Letters to and from the Late Samuel Johnson, LL.D.: To which are Added Some Poems Never Before Printed, Volumen 2

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A. Strahan, 1788 - 424 páginas
 

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Página 191 - You willing in a short time to alleviate your trouble by some other exercise of the mind. I am not without my part of the calamity. No death since that of my Wife has ever oppressed me like this. But let us remember that we are in the hands of him who knows when to give, and when to take away, who will look upon us with mercy through all our variations of existence, and who invites us to call on him in the day of trouble. Call upon him in this great revolution of life, and call with confidence. You...
Página 153 - This was a good rabble trick. The debtors and the criminals were all set at liberty ; but of the criminals, as has always happened, many are already retaken ; and two pirates have surrendered themselves, and it is expected that they will be pardoned.
Página 377 - ... attempting to dissuade her, attended on her journey ; and when they came to the irremeable stream that separated the two kingdoms, walked by her side into the water, in the middle of which he seized her bridle, and with earnestness proportioned to her danger and his own affection pressed her to return. The Queen went forward. If the parallel reaches thus far, may it go no farther. — The tears stand in my eyes.
Página 269 - I think, slept. When I saw light, it was time to contrive what I should do. Though God stopped my speech he left me my hand, I enjoyed a mercy which was not granted to my dear friend Lawrence, who now perhaps overlooks me as I am writing, and rejoices that I have what he wanted.
Página 144 - Sessions-house at the Old Bailey. There were not, I believe, a hundred; but they did their work at leisure, in full security, without sentinels, without trepidation, as men lawfully employed in full day.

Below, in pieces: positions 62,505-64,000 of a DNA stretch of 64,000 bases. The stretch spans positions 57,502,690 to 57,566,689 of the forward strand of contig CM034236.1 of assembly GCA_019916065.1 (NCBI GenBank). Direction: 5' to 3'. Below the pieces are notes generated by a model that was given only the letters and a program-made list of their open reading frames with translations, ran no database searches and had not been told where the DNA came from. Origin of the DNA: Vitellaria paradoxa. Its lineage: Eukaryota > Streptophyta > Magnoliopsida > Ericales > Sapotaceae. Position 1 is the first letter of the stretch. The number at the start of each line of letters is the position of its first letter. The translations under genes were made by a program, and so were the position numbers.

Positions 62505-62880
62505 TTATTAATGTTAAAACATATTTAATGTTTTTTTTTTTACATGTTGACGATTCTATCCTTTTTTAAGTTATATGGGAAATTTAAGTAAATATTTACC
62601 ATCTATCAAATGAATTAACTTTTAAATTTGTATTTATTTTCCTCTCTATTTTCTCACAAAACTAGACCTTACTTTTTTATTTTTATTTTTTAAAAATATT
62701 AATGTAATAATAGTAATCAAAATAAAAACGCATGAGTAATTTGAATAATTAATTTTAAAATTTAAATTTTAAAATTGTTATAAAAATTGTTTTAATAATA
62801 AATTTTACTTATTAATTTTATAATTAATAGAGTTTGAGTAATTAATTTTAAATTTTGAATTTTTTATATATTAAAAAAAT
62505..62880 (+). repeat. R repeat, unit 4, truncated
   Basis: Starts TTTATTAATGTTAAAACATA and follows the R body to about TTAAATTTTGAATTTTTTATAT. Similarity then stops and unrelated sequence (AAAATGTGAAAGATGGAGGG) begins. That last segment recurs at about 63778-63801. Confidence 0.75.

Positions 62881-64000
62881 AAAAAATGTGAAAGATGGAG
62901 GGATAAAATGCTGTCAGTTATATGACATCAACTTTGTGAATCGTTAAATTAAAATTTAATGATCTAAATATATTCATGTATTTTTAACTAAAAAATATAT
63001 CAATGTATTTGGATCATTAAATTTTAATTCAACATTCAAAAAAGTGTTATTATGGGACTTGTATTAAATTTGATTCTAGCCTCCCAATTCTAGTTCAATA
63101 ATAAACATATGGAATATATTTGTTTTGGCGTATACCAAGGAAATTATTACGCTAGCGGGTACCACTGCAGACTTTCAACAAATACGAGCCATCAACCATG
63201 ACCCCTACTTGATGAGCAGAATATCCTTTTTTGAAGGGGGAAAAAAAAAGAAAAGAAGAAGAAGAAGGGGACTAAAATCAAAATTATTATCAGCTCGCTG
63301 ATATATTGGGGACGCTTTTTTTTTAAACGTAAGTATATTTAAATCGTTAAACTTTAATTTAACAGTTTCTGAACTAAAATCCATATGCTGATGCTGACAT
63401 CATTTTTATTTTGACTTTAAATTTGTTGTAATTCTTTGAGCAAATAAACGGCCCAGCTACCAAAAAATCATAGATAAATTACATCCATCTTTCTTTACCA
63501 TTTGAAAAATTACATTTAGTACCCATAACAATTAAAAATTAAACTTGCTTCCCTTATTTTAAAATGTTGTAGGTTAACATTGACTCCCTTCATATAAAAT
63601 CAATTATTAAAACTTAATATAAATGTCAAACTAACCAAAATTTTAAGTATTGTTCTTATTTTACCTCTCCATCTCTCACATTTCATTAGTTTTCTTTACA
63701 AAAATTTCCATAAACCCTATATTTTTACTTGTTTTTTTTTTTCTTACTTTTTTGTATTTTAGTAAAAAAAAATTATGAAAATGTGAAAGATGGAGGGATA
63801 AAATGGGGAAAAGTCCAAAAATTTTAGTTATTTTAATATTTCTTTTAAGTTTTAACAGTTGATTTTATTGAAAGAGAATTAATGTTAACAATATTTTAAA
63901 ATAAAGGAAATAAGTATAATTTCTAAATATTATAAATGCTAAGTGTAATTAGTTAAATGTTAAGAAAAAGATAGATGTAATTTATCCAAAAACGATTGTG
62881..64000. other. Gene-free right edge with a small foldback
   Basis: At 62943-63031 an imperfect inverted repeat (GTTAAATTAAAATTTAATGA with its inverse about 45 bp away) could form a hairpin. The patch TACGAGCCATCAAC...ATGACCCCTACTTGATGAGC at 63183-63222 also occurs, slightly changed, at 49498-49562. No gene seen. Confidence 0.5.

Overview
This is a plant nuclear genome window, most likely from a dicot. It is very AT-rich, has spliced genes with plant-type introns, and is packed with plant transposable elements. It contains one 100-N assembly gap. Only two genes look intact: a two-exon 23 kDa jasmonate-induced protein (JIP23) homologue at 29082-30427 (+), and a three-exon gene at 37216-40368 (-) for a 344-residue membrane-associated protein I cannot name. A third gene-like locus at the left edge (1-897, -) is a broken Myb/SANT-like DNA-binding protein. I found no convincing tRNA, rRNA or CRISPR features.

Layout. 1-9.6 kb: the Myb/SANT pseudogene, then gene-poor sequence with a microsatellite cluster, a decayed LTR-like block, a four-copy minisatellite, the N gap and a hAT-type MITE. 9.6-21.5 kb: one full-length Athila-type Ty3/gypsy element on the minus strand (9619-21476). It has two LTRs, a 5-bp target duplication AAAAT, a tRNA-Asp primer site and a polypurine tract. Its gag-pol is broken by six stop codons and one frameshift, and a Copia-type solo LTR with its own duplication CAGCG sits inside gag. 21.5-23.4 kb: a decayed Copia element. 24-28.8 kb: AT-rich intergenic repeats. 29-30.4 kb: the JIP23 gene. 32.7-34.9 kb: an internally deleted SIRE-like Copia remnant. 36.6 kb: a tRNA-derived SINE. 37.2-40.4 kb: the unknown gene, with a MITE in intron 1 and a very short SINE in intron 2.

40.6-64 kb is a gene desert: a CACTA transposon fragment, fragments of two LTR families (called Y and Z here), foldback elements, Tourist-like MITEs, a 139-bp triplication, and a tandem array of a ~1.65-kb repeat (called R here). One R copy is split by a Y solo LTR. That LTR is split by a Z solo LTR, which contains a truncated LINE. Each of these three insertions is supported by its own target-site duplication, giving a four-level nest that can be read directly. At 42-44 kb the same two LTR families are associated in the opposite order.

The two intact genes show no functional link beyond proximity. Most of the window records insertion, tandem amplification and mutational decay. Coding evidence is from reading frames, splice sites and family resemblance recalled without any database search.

Página 144 - Newgate to demand their companions who had been seized demolishing the chapel. The keeper could not release them but by the Mayor's permission, which he went to ask; at his return he found all the prisoners released, and Newgate in a blaze. They then went to Bloomsbury, and...
Página 145 - The King said in council, that the magistrates had not done their duty, but that he would do his own; and a proclamation was published, directing us to keep our servants within doors, as the peace was now to be preserved by force. The soldiers were sent out to different parts, and the town is now at quiet.
Página 100 - Now you think yourself the first writer in the world for a letter about nothing. Can you write such a letter as this? So miscellaneous, with such noble disdain of regularity, like Shakespeare's works; such graceful negligence of transition, like the ancient enthusiasts? The pure voice of nature and of friendship.
Página 15 - ... undisguised in its natural process; nothing is inverted, nothing distorted; you see systems in their elements; you discover actions in their motives. Of this great truth, sounded by the knowing to the ignorant, and so echoed by the ignorant to the knowing, what evidence have you now before you! Is not my soul laid open in these veracious pages? Do not you see me reduced to my first principles?
Página 269 - I was alarmed, and prayed God, that however he might afflict my body, he would spare my understanding. This prayer, that I might try the integrity of my faculties, I made in Latin verse. The lines were not very good, but I knew them not to be very good: I made them easily, and concluded myself to be unimpaired in my faculties.

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